Tag: Phillip Hughes

Cricket: Australia v India: David Warner in Phillip Hughes tribute during ton

Batsman David Warner scored a century and paid tribute to Phillip Hughes as Australia dominated day one of the fourth Test against India in Sydney.

Fourth Test, Sydney (day one):
Australia 348-2 v India

Warner hit 101 and on reaching 63, he took off his helmet and kissed the ground near the spot where Hughes was fatally injured, when on 63 runs.

“I’m always going to pay tribute to my mate,” said Warner. “Every time I play here I’ll definitely be doing that.”

He shared an opening stand of 200 with Chris Rogers (95) in Australia’s 348-2.

It was Warner’s 12th Test century and third of the series with the 28-year-old needing just 108 balls to reach the milestone.

“It’s very special,” added Warner. “I haven’t scored a hundred at home or the MCG and I was sort of talking myself out of it.

“I said to the players I might as well not play those two Tests because I couldn’t score a run there.”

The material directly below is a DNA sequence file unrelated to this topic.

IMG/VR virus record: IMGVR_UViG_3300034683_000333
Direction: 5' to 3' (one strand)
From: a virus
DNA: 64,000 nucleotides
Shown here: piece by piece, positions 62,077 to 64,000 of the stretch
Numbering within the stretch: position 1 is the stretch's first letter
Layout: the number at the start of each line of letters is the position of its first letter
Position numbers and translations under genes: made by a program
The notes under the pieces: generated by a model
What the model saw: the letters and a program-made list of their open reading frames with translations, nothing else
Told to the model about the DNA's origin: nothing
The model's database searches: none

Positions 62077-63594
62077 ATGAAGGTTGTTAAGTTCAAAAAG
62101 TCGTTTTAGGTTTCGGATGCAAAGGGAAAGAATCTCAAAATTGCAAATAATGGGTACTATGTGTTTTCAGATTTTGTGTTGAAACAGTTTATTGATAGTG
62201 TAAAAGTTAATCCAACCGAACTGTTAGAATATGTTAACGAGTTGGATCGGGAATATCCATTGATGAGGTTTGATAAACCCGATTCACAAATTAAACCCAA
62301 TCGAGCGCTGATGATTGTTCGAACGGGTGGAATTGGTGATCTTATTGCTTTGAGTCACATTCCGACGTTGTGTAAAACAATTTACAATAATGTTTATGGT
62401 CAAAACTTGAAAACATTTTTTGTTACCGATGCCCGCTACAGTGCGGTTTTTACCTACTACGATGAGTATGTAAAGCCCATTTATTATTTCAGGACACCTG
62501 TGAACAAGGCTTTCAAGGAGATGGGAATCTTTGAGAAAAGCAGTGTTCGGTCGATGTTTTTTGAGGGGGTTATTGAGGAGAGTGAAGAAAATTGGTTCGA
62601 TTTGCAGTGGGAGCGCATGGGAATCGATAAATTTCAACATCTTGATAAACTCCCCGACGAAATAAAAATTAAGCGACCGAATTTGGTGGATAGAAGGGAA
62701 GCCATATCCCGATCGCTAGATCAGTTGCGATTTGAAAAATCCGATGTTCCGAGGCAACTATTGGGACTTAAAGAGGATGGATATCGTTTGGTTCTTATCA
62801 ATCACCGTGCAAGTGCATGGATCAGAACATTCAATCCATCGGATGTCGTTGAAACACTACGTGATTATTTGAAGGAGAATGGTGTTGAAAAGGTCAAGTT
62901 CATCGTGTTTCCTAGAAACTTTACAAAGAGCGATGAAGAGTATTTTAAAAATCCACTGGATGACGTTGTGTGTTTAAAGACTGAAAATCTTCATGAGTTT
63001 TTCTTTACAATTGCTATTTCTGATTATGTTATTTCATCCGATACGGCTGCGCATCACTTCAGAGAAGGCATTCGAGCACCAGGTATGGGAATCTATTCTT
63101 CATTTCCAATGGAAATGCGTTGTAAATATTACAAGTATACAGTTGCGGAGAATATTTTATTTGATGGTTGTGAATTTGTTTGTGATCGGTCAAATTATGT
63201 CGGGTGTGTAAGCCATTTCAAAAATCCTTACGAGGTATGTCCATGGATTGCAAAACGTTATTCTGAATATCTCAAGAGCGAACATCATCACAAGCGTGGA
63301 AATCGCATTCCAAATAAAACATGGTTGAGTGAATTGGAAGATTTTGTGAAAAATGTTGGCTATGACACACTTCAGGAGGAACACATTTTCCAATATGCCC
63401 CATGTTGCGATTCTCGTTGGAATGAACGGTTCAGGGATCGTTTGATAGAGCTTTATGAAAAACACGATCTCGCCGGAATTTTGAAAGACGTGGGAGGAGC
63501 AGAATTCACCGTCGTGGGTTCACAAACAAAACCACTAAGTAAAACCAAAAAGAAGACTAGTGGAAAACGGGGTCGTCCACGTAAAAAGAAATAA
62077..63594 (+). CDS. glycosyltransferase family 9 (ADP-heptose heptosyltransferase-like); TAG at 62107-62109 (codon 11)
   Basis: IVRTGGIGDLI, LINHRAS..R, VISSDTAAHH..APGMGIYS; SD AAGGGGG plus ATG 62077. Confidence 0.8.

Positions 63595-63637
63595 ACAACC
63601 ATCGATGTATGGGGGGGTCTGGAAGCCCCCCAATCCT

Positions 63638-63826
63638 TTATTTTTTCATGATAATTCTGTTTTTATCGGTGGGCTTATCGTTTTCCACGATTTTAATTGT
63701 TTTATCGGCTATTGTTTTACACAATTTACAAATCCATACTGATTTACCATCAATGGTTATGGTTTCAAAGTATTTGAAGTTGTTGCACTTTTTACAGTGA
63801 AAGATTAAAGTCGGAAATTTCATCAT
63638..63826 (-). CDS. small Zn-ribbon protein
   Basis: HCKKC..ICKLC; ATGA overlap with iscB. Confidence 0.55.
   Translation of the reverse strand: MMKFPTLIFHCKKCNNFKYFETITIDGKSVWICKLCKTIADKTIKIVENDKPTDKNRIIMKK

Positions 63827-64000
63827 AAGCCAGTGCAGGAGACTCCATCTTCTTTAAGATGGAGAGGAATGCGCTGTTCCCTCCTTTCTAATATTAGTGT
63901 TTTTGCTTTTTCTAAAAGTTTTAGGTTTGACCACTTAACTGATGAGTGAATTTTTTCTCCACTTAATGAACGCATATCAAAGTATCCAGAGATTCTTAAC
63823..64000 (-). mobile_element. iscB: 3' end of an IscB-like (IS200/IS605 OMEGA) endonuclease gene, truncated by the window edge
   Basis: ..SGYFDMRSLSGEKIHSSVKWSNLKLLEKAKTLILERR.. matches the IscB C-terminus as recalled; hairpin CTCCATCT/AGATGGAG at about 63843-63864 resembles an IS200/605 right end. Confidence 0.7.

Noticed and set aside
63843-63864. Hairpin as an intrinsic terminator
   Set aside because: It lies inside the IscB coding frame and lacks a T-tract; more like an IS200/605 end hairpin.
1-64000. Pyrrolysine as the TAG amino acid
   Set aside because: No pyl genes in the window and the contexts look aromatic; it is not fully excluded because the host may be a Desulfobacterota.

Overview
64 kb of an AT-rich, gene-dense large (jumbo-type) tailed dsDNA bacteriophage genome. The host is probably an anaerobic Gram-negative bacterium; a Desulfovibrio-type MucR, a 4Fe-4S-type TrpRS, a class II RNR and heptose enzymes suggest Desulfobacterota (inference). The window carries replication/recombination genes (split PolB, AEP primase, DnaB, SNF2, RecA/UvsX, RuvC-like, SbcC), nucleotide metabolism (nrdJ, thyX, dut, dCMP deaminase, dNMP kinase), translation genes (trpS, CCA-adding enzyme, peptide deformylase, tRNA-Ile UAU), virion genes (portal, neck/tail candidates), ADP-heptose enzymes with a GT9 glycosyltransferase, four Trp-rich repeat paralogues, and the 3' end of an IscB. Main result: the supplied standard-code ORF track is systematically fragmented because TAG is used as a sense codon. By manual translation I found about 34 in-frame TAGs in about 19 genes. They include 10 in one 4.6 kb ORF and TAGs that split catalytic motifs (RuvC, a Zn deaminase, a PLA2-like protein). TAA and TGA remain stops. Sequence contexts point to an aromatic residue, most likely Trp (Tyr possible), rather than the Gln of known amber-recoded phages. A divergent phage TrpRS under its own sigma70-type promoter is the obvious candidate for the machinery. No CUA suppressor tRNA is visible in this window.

The opening partnership was ended when Warner was caught in the gully by Murali Vijay off the bowling of Ravichandran Ashwin.

In the next over Rogers chopped a Mohammed Shami delivery onto his stumps to depart five runs short of his hundred, but stand-in captain Steve Smith (82 not out) and Shane Watson (61 not out) guided Australia to 348-2 at the close.

Australia hold an unassailable 2-0 lead in the four-match series, with emotions in the final match heightened because it is taking place at the same ground where Hughes, 25, died last year.

Cricket Australia unveiled a memorial plaque outside the home side’s dressing room on Monday.

Read more at BBC Sport

Cricket: Emotional farewell for Phillip Hughes

Australia’s captain Michael Clarke led the tributes at Phillip Hughes’ funeral in Macksville, where family, friends, team-mates, past cricketers, dignitaries and the public gathered to mourn for the batsman.

The funeral service was broadcast live on Australian television and radio, and was also shown at the Sydney Cricket Ground (SCG), Adelaide Oval, WACA and Bellerive Oval, where mourners were invited to gather for a public viewing of the Macksville service. Hughes died aged 25 after being struck by a bouncer last Tuesday during the Sheffield Shield match between New South Wales and South Australia at the SCG.